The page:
Worried about editing video? Just use www.canva.com. It’s surprisingly easy to cut a simple video.
You can also create a step-by-step guide using still images.
Share a Staff Member’s Profile / Their Philosophy
Objective: Foster a deeper connection between your audience and your brand.
Why It Works: As Simon Sinek says, “people don’t buy what you do, they buy why you do it.” This is about sharing your brand’s collective ‘why’ expressed by your team.
Try and go deep here. Good questions to tease out a meaningful ‘why’ include:
- When was the first ‘aha’ moment that you had where you realized you love cooking / cocktails / the industry / etc?
- Was there something about your childhood that led you to what you do today?
- What’s your ‘hospitality’ philosophy?
- Do you love what you do? If so, why?
The more real and vulnerable your team is willing to be, the more effective this kind of content will be.
Give ‘em a Look Under-the-Hood
Objective: Foster a transparent culture.
Why It Works: The ‘Covid hangover’ will likely result in people being more wary of health and safety than ever before. Transparency builds trust and that’s what we’re doing when we give your audience a look ‘under-the-hood.’
It’s also an opportunity to show the measures you’re taking to keep your team and guests safe.
But it can also be about other cool stuff you have going on behind the scenes. Here are some ideas:
- Share something about one of your local suppliers. For example, your chef picking up greens at a local farm, or a bartender grabbing ingredients to play with in their cocktails. This is great for building relationships with other businesses in your community.
- Share any rituals your team has around pre-service or post-service. For example, at one of the bars I used to work at, we would talk about what went well in the previous night’s service, what we needed to improve, and a short lesson about a spirit or food item. It enriched our own experience and helped us add value to the guest experience.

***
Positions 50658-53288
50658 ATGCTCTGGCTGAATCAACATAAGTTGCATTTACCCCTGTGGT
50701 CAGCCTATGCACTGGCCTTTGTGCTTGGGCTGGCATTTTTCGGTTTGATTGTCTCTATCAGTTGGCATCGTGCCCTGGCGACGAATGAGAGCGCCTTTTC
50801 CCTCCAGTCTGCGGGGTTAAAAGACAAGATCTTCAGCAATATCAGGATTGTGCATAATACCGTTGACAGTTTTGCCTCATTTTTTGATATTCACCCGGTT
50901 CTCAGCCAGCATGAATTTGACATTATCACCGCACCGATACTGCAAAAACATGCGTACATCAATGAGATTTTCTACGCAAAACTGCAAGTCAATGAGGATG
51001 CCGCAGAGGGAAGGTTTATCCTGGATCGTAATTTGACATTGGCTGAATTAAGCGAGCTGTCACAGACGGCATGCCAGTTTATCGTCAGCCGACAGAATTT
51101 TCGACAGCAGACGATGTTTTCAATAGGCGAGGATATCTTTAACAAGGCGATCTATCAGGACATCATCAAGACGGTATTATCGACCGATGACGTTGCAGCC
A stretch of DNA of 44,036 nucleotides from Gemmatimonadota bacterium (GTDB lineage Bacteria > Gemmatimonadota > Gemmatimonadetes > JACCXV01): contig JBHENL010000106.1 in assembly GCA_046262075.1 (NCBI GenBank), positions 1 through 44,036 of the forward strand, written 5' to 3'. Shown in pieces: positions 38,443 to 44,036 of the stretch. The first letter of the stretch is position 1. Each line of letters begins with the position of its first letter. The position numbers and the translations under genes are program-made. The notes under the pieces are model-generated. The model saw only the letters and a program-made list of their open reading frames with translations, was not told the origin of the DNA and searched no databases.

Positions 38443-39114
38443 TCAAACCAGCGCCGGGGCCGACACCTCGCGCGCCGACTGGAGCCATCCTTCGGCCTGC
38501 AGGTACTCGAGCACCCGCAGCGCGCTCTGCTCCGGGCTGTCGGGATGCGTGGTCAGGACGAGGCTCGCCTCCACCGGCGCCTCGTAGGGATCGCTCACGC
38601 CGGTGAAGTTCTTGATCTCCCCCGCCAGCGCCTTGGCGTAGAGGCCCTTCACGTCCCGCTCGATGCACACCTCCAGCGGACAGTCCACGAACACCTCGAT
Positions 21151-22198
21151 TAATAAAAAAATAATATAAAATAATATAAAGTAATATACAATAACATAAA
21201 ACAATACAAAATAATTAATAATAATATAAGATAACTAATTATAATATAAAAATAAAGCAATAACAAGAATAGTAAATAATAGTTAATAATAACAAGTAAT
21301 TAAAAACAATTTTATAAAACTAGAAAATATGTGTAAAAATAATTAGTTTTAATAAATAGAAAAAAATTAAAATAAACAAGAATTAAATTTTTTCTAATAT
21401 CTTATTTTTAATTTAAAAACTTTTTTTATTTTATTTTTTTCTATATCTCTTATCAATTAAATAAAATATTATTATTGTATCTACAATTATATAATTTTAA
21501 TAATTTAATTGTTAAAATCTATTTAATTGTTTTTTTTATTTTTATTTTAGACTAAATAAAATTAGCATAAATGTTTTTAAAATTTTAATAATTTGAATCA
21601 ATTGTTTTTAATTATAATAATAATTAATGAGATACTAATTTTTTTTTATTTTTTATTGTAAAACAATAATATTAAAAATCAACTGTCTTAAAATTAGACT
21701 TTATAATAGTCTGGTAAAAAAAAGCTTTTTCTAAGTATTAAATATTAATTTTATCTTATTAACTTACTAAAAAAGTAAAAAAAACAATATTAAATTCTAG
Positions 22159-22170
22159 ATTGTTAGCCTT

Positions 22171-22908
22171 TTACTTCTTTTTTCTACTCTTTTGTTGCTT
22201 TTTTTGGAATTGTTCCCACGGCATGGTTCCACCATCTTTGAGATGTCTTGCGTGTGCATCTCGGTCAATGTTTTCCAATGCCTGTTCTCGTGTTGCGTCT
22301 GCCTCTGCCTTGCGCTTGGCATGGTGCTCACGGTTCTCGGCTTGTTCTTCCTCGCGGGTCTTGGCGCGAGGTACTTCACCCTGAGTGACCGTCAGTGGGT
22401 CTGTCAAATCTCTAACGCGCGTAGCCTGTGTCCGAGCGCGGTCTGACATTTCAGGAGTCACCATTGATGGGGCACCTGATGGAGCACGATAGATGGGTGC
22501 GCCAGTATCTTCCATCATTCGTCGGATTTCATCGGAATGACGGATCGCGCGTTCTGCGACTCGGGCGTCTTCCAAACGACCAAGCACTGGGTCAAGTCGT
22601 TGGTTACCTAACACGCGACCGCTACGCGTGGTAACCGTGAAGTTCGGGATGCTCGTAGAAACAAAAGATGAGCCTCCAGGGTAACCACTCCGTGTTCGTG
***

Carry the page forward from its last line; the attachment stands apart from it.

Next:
- Team building events. For example, at Wolf in the Fog, their team takes an annual trip to a region where they can learn more about the culture and cuisine. They then share what they learn in their menus and special events.
|Bonus: If you want to organize your own “Attraction Ingredients” on a 1-page monthly calendar that you can print and hang up in your bar so you don’t forget, get my free Bar Content Calendar System here.|
Deliver a Public Service Announcement
Objective: Give a direct and important message to your audience that gives a sense of community and leadership.
Why It Works: Anytime there’s a big change in your local market, establishment, or cause that you’re passionate about is an ideal time to share that message with your audience. Taking a stand for what you believe in positions your restaurant as a leader and innovator.
Here are a few examples of public service announcements:
- Share your stance on an issue in your community…
- Introduce a new team member…
- Changing your hours of service? Let the people know…
- Let your audience know about an upcoming event…
- Reveal a new special offer…
Don’t be afraid to be bold and ruffle some feathers. You want an audience that’ll charge into battle with you.
Just Show Your Menu
Objective: Get them to ‘pinch the screen,’ look a bit closer, and start making their choices — get them anticipating their experience.
Why It Works: All a menu is is the text version of the experience potential guests could have. That’s what’s powerful about it — people look at it, they begin thinking “hmm, I could have that…or that….or that…” (nodding their heads as they do) and they begin to imagine their experience.